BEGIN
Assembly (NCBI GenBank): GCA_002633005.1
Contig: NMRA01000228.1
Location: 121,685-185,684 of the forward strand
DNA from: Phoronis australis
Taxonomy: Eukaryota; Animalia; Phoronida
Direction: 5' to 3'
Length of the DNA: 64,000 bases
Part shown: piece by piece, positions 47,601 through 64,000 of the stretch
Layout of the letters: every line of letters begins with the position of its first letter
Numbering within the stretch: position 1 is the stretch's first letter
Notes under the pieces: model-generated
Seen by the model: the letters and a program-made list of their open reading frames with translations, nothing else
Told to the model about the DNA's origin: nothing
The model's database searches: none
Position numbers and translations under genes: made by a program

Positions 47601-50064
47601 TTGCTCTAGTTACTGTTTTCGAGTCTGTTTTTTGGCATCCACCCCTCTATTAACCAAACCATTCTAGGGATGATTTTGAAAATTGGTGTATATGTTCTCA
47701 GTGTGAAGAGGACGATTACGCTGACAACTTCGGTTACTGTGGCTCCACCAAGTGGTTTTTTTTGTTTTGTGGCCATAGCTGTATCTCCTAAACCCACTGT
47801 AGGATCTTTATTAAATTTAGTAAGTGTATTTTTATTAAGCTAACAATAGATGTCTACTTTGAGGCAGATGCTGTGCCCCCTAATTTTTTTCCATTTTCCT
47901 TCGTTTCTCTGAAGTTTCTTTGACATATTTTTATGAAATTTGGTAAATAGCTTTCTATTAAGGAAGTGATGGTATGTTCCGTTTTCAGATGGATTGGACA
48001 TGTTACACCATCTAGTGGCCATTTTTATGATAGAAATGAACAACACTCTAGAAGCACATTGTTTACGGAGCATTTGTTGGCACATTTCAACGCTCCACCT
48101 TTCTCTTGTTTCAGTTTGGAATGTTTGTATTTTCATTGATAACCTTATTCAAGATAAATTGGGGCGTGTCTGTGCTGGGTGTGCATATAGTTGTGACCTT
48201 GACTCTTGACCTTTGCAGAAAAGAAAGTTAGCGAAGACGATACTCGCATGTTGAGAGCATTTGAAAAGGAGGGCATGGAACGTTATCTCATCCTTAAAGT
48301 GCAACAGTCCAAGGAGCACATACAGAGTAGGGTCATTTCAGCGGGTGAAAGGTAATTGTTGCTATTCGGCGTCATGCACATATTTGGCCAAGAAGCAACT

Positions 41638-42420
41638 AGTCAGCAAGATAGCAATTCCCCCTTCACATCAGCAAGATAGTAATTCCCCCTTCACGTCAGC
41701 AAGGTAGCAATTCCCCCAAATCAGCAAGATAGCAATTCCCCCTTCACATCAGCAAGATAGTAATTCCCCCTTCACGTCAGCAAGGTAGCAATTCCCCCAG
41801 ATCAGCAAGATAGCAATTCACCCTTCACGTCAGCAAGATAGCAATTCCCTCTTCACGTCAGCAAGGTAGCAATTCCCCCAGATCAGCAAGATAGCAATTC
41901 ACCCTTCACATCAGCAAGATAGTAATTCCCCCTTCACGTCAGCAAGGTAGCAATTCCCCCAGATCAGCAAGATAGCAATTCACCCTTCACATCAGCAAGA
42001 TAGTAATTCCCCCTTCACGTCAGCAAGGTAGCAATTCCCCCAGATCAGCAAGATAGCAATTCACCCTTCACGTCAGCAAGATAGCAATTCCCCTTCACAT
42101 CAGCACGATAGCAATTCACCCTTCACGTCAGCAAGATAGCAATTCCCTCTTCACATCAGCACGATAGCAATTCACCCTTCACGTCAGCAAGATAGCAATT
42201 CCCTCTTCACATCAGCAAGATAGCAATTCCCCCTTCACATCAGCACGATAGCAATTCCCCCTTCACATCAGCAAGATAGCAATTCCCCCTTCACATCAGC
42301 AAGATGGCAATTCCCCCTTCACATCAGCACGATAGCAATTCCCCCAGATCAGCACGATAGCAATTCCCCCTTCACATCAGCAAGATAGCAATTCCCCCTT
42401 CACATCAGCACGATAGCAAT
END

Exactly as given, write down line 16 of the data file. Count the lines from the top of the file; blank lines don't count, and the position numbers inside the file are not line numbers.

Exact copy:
Positions 47601-50064